Many of the money practices held dear by middle class citizens are woefully outdated. Taught with the best intentions, they were practical for a simpler era.
St. Joseph, MO (PRWEB) January 17, 2017
What if Americans’ middle class background – and their middle class beliefs – are holding them back from the success they want? Surprising answers to this question and more are available in Dan Danford’s new book “Stuck in the Middle: The Mistakes that Jeopardize Your Financial Success and How to Fix Them.”
With more than 30 years’ experience across banking and investments, Danford, CEO and founder of Family Investment Center, has seen many investors with long-held and incorrect beliefs. It’s these experiences that led him to pen “Stuck in the Middle,” and he explains how middle class beliefs about money are often wrong, detailing a number of scenarios in simple terms. Danford gets specific about these issues in 20 diverse chapters on how to handle tax refunds and windfalls, diversifying investments, self-managing portfolios, common investment mistakes, annuities and more.
“Stuck in the Middle” also touches on an important and timely public policy issue. While many economists and politicians lament America’s shrinking middle class, Danford suggests a powerful reason why: Many Americans lack the financial education and tools necessary to thrive today. “Many of the money practices held dear by middle class citizens are woefully outdated,” Danford explains. “Taught with the best intentions, they were practical for a simpler era.”
Additional “middle class” concepts from the book include:
- Lack of knowledge that the investment world operates in layers, similar to retail or wholesale industries. This means one investment product could be offered across many different pricing schemes according to the type of advisor and amount of products selected.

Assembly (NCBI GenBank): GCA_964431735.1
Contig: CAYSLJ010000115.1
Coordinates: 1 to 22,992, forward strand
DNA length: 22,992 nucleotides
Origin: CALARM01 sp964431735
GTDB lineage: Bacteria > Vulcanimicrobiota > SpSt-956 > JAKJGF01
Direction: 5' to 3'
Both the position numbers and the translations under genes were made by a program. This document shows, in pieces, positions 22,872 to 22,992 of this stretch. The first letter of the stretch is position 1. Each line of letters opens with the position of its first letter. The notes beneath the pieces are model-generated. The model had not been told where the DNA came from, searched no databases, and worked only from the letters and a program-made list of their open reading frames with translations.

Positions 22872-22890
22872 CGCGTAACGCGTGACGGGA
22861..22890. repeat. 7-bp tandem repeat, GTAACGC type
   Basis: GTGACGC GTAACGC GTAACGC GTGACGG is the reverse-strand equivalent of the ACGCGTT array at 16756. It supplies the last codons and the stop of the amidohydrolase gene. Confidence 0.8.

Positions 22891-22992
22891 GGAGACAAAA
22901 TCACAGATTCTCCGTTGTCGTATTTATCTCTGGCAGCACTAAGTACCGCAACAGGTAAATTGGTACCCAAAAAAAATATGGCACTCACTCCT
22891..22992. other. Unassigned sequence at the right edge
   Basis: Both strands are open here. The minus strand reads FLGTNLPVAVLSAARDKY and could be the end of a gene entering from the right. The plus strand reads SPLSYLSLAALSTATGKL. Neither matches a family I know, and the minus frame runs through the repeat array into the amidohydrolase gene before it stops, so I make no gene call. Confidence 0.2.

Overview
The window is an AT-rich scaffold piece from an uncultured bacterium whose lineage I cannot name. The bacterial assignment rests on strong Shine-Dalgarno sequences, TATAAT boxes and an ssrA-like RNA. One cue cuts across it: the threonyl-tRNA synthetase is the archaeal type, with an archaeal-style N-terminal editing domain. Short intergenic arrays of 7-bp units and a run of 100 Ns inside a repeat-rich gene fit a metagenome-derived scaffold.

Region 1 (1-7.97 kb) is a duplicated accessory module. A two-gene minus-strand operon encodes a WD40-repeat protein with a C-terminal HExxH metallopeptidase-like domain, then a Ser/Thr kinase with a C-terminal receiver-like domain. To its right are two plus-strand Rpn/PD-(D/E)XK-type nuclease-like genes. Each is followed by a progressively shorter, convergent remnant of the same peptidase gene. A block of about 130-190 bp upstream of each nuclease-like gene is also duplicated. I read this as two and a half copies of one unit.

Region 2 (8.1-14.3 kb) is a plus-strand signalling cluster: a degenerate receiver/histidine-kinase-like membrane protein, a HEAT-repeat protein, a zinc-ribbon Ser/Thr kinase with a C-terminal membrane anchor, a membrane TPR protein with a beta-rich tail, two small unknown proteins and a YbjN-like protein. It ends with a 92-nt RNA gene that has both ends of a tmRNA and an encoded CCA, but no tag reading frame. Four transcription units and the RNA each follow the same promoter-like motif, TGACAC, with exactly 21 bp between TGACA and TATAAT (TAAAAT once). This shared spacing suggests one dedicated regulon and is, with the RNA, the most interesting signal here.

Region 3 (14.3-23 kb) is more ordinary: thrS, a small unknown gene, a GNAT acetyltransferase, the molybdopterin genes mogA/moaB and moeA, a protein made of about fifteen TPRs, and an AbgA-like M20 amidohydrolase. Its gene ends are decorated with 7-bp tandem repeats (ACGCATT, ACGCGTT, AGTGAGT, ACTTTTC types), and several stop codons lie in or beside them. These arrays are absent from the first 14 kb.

- Many middle class investors may not realize that debt can be employed wisely to magnify wealth-building potential.
- The reality that banks are often used by the middle class for investing, a habit not embraced among the wealthy.
- A common belief that investing and finance is “boring.”
Danford, cited in many articles and interviews for his unconventional approach about finances – including Forbes, Wall Street Journal and the Kansas City Star – rejects the notion that personal finance has to be boring. This is evident in the conversational voice and jargon-free tone of the book. However, Danford realizes that the immediacy of daily life often takes precedence over investment and financial issues.
“Financial management becomes a secondary concern,” he said. “Many people, however well intentioned, simply don’t have time to follow the financial markets with the necessary dedication. ‘Stuck in the Middle’ offers a guide for people who are interested in educating themselves about finances and investments, but find themselves crunched for time.”
The book is available for purchase on Amazon and other fine booksellers.
About Dan Danford and Family Investment Center
Danford is author of the recently-published book “Stuck in The Middle: The Mistakes that Jeopardize Your Financial Success and How to Fix Them.” The book asks the question “What if your middle class background is holding you back from the financial success you want?” Danford answers the question by explaining that many middle class money beliefs are just plain wrong, and he explains why in simple terms. He is also the creator of the podcast “Money is Freedom,” available on iTunes and Sound Cloud.
Dan Danford serves as Founder/CEO of Family Investment Center, a full-service, commission-free investment advisory firm. Based in St. Joseph, MO, Family Investment Center also serves clients in the Kansas City Northland area and across the country.
Danford holds a business MBA and a second Master’s degree in Personal Finance. in 2012, he was featured in the book “America’s Top Financial Advisors.” A 2009 Wall Street Journal article outlined Danford’s unique birthday messages to clients, complete with a $2 bill inside the envelope. In 2009, Danford was also quoted on “ABC News” for his insight into how parents can protect funds for their children’s college education. He is a CFP® and was listed as one of the 150 Best Financial Advisors for Doctors in 2008 and 2009 by Medical Economics magazine. A 2006 article in The New York Times quoted Danford’s insights on working with a financial advisor. In 2014, Danford was featured in an article exploring solutions to math anxiety in the Voices section of the Wall Street Journal.